Global internet traffic is expected to increase fourfold in the next five years. This traffic will be highly time-varying and has led to the introduction of flexible, so-called "elastic," optical networks. In such networks, light-paths are set up and optically routed from sources to destinations with no intermediate electro-optic conversions. Moreover, signal parameters such as carrier spacing, signaling power, bit and code rates, and modulation formats can be adjusted in real time, based on the traffic demand and network load. This requires a network control layer that dynamically updates light-paths, spectrum allocations, and other parameters, and a link control layer that provides input to the network control layer and adapts to its control signals. This project deals with the design and analysis of these two control layers.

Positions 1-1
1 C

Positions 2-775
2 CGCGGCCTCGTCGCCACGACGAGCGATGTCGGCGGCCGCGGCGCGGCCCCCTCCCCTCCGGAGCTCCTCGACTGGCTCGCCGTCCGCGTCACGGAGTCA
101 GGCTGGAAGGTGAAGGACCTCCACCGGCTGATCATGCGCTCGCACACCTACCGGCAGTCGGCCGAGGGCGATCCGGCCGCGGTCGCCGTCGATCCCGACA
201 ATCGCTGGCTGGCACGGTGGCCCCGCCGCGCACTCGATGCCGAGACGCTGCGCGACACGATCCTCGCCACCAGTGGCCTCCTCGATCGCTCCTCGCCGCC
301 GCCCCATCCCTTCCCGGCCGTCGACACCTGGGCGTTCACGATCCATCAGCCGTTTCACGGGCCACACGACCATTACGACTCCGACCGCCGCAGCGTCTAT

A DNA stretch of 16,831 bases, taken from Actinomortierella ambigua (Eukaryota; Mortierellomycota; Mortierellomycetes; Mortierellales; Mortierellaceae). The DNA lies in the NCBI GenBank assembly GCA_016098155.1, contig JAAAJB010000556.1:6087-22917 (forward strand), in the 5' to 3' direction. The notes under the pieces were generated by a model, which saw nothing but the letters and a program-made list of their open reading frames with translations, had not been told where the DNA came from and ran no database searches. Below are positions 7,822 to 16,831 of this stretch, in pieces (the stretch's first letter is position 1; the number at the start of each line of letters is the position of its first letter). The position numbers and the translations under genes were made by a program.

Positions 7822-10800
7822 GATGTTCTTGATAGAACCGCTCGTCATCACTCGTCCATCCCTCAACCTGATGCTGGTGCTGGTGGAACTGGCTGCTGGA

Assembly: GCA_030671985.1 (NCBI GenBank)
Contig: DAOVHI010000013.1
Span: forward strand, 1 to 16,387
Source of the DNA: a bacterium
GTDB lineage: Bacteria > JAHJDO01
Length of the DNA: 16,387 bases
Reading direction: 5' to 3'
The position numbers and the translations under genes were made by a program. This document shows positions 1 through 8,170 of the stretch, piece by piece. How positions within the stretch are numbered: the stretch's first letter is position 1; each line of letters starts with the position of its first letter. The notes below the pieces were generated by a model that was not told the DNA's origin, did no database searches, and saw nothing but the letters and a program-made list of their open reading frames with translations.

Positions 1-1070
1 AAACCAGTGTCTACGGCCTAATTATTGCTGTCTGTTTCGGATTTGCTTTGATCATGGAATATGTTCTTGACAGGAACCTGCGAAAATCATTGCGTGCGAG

For a single wavelength channel in a point-to-point link, coherent reception and digital signal processing enable operation close to the nonlinear Shannon capacity limit. However, the presence of linear and nonlinear crosstalk from other channels in the same fiber generally forces an operation at far (typically 10 dB) lower power levels. In this project, we suggest that improved channel models, signal processing, and network adaptivity will enable operation with significantly reduced margins. The obtained results will enable a large-scale optimization and significantly increased throughput of reconfigurable optical networks in a nonlinear environment.
The research is organized within the research centre FORCE.